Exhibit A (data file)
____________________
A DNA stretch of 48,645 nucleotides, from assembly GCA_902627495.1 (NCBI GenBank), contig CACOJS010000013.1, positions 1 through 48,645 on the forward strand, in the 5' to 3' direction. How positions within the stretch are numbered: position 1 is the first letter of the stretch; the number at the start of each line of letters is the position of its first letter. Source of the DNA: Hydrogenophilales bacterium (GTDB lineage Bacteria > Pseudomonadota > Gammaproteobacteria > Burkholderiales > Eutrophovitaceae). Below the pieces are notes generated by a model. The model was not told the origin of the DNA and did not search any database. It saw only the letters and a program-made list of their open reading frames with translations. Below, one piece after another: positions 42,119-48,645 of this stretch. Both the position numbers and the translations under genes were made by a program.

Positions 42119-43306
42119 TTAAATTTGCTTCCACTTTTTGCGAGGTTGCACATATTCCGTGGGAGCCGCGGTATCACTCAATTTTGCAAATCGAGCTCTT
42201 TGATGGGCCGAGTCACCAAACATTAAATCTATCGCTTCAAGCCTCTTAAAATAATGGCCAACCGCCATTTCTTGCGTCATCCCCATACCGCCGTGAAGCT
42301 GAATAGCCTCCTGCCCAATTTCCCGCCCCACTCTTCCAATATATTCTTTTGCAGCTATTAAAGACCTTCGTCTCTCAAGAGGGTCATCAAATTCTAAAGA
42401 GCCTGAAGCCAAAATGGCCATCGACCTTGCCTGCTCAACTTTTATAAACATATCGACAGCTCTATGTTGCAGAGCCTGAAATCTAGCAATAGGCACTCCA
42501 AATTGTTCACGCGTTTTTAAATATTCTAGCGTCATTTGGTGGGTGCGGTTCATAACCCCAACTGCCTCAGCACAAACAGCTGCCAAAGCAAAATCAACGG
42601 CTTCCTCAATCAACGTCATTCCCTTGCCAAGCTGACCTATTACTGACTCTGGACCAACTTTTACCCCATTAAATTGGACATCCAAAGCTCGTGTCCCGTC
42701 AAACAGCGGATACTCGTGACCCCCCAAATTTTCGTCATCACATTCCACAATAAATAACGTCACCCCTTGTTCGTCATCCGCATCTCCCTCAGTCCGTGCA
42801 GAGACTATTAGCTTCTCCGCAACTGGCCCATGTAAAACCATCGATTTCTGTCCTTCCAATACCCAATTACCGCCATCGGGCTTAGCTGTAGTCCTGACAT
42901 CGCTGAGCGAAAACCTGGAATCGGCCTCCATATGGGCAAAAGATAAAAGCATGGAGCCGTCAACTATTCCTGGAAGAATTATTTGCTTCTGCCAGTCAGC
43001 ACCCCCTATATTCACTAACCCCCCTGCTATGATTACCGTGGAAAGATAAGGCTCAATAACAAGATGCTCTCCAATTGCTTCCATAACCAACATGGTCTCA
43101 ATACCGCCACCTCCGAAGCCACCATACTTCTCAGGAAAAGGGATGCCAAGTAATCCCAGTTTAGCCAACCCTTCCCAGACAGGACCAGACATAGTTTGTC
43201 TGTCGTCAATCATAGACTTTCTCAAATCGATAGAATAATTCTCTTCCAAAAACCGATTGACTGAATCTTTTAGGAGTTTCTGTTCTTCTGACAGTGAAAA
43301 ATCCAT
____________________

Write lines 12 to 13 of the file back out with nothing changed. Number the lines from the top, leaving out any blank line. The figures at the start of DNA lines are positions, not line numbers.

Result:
43001 ACCCCCTATATTCACTAACCCCCCTGCTATGATTACCGTGGAAAGATAAGGCTCAATAACAAGATGCTCTCCAATTGCTTCCATAACCAACATGGTCTCA
43101 ATACCGCCACCTCCGAAGCCACCATACTTCTCAGGAAAAGGGATGCCAAGTAATCCCAGTTTAGCCAACCCTTCCCAGACAGGACCAGACATAGTTTGTC